In real life Byron Reeves is a bald academic. But Reeves also conducts research using his avatar, a strapping man with hair.


“Lots of companies already use avatars,” explains Reeves, a psychology professor at Stanford University. “Using avatars, you can conduct meetings, meet clients and have brainstorming sessions without having to travel. In fact, you don’t even have to leave the building. And you don’t risk getting swine flu from shaking hands with an avatar.” Reeves, who specializes in human interaction with avatars, is the author of Total Engagement: Using Games and Virtual Worlds to Change the Way People Work and Businesses Compete.


Today, companies like IBM, Cisco, SAP and Boeing use avatars – 3-D characters whose age, gender and appearance the user chooses -- to interact with colleagues and customers around the world.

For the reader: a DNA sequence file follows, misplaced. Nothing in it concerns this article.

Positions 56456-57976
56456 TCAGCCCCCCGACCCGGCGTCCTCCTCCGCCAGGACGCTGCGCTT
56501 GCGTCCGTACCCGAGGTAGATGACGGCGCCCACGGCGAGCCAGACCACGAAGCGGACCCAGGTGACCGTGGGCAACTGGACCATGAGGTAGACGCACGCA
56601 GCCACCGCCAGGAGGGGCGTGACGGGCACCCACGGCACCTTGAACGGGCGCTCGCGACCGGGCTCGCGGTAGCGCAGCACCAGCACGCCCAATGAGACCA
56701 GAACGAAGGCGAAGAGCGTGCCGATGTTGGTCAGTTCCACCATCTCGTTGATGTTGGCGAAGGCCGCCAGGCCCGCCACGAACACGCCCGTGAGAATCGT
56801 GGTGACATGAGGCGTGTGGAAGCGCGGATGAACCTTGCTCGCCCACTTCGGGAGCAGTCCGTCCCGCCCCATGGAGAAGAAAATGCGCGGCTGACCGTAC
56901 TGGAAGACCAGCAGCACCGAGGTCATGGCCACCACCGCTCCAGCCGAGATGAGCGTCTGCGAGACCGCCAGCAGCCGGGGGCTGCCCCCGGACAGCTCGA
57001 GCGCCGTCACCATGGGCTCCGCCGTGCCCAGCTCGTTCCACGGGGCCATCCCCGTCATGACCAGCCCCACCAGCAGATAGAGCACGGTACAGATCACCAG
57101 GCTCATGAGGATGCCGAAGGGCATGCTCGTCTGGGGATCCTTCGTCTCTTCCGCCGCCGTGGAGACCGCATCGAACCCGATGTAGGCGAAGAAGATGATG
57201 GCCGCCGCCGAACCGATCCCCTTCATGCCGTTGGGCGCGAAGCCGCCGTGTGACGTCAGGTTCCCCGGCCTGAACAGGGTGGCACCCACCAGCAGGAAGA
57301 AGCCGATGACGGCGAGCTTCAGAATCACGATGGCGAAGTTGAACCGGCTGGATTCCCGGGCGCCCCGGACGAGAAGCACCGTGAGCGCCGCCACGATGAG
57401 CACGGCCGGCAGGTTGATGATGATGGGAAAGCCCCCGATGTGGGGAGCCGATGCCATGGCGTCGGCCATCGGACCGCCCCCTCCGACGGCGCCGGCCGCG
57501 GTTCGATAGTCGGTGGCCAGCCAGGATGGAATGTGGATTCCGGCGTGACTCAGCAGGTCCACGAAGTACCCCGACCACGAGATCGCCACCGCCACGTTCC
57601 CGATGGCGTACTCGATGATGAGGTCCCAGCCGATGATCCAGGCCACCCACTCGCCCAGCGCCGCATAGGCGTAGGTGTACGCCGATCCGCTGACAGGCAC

“Thousands of people at IBM meet every week through their virtual characters”, notes Reeves. “Even recruitment is done with avatars.”
Soon the 3-D characters may inhabit less technology-driven workplaces, too.


“Avatars will take over repetitive and boring tasks that humans find unfulfilling,” predicts Reeves. “Humans still have to direct the avatars, but working through them is much more fun.”

Reeves’s experiments show that people are more stimulated -- and their hearts beat faster -- when directing avatars than when doing the tasks themselves. Office environments, too, can be spiced up in 3-D.

But Avatar, the movie, won’t take over planet Earth any time soon. “The avatars in the movie are real-life characters, while the avatars we have now just live in a 3-D computer world,” explains Reeves. “On the other hand, there are things I can do with my avatar that the people in the movie can’t do!”